Southern Ocean: Eddies transport carbon into deep water

August 09, 2015

Southern Ocean (Bernd F. Laeschke – July 2012): Carbon is not absorbed into the deep ocean uniformly in vast areas; it is drawn down and locked away from the atmosphere by plunging currents a thousand kilometers wide. Winds, currents and massive whirlpools that carry warm and cold water around the ocean, known as eddies, create localized pathways or funnels for carbon to be stored, scientists from British Antarctic Survey (BAS) and Australia’s national research agency, the Commonwealth Scientific and Industrial Research Organization (CSIRO), discovered after studying the Southern Ocean. The southernmost waters of the World's Oceans is an important carbon sink – around 40 percent of the annual global Carbon Dioxide (CO2) emissions absorbed enter through this region.

“The Southern Ocean is a large window by which the atmosphere connects to the interior of the ocean below,” says Lead author, Dr. Jean-Baptiste Sallée, a scientist with the British Antarctic Survey and lead author of the study. “Until now we didn’t know exactly the physical processes of how carbon ends up being stored deep in the ocean. It’s the combination of winds, currents and eddies that create these carbon-capturing pathways drawing waters down into the deep ocean from the ocean surface. Now that we have an improved understanding of the mechanisms for carbon draw-down we are better placed to understand the effects of changing climate and future carbon absorption by the ocean.”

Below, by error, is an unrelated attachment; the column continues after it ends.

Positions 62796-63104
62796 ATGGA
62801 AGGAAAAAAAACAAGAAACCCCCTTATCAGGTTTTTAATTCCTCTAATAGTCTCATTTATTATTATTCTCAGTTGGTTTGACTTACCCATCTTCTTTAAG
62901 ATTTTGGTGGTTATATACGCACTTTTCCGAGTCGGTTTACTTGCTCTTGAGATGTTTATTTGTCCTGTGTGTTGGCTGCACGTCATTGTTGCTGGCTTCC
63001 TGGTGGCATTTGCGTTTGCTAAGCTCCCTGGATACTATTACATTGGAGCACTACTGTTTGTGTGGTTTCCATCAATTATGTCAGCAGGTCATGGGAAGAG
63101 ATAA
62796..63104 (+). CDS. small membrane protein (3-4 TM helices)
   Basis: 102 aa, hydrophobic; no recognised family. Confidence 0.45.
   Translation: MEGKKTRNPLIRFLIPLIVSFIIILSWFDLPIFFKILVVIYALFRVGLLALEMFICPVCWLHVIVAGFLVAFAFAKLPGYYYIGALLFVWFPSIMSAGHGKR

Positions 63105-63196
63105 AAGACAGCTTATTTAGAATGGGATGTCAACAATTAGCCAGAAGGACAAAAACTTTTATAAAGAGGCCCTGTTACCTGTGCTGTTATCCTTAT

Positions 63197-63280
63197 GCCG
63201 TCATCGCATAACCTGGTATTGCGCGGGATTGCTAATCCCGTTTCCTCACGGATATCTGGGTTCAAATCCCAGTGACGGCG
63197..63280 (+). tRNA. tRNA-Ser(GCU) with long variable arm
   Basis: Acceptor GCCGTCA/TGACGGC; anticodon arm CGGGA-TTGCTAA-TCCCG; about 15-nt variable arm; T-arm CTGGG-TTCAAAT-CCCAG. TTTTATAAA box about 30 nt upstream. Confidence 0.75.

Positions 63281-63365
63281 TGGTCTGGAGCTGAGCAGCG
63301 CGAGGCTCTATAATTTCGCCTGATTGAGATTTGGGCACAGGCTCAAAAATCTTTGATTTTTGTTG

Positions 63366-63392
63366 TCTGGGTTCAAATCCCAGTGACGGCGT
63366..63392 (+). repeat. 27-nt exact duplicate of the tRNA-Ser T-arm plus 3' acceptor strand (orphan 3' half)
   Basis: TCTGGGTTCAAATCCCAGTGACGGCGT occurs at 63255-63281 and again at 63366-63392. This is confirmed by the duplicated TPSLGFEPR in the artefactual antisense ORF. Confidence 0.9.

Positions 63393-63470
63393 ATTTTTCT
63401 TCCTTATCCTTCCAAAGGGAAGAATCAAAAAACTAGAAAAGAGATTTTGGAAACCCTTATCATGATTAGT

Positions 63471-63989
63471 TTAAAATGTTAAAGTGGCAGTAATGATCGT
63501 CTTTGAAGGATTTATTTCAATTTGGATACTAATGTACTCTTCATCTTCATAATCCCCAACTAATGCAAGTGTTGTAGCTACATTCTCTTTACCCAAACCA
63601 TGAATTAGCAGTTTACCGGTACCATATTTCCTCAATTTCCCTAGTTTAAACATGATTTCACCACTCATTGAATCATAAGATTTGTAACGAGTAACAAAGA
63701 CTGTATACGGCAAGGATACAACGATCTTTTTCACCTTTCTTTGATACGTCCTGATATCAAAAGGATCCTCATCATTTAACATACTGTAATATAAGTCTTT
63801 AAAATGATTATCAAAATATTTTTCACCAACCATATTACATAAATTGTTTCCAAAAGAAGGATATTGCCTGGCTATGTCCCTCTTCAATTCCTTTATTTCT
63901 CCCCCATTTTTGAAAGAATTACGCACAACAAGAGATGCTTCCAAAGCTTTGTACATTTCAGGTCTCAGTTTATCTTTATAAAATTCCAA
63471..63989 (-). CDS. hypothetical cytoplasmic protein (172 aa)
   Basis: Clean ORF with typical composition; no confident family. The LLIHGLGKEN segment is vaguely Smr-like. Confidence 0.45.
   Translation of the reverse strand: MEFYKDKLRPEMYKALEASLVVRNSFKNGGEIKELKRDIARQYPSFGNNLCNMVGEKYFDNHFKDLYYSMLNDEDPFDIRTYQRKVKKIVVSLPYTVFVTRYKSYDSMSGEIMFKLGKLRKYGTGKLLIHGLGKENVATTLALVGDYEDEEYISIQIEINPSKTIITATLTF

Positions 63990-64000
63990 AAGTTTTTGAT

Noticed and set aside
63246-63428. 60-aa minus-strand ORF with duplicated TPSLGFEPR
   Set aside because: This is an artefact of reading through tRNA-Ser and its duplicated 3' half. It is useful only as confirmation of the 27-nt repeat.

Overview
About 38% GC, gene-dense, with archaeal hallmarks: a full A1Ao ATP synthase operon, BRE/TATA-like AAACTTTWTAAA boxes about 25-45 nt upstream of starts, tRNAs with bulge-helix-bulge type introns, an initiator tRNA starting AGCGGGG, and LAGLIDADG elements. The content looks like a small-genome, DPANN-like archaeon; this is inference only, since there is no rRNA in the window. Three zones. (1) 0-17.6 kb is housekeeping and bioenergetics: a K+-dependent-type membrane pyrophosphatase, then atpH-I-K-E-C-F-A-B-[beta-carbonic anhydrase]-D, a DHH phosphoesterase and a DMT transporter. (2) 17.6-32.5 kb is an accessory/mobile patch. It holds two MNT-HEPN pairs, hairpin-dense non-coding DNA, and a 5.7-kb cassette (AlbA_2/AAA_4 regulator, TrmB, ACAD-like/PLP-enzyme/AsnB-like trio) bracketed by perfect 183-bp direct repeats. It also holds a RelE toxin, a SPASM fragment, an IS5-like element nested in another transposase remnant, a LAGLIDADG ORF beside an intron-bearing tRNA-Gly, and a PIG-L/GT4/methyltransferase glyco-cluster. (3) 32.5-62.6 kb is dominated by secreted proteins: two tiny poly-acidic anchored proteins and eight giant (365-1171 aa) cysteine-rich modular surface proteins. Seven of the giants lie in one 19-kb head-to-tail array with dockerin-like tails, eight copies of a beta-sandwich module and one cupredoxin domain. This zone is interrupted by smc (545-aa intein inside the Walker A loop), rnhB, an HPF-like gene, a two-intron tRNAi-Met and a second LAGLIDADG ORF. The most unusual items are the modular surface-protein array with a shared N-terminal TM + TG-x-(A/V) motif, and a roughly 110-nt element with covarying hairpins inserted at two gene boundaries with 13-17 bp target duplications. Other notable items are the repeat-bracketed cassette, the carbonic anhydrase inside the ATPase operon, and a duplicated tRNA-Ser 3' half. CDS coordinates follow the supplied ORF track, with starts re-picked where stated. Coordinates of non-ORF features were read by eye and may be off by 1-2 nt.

“Our study identifies these pathways for the first time and this matches well with observationally - derived estimates of carbon storage in the ocean interior,” Dr. Richard Matear, a scientist with CSIRO and co-author of the paper, says. The rate-limiting step in the anthropogenic carbon uptake by the ocean is the physical transport from the surface into the ocean interior, according to Matear.

Due to the size and remote location of the Southern Ocean, scientists have only recently been able to explore the workings of the ocean with the help of small robotic probes, also known as Argo floats. In 2002, 80 floats were deployed in the Southern Ocean to collect information on the temperature and salinity. This unique set of observations spanning 10 years has enabled scientists to investigate this remote region of the world for the first time. The floats are just over a meter in length and dive to depths of 1.24 miles (2 kilometers). Today, there are over 3,000 floats in the oceans worldwide providing detailed information used in oceanic climate models.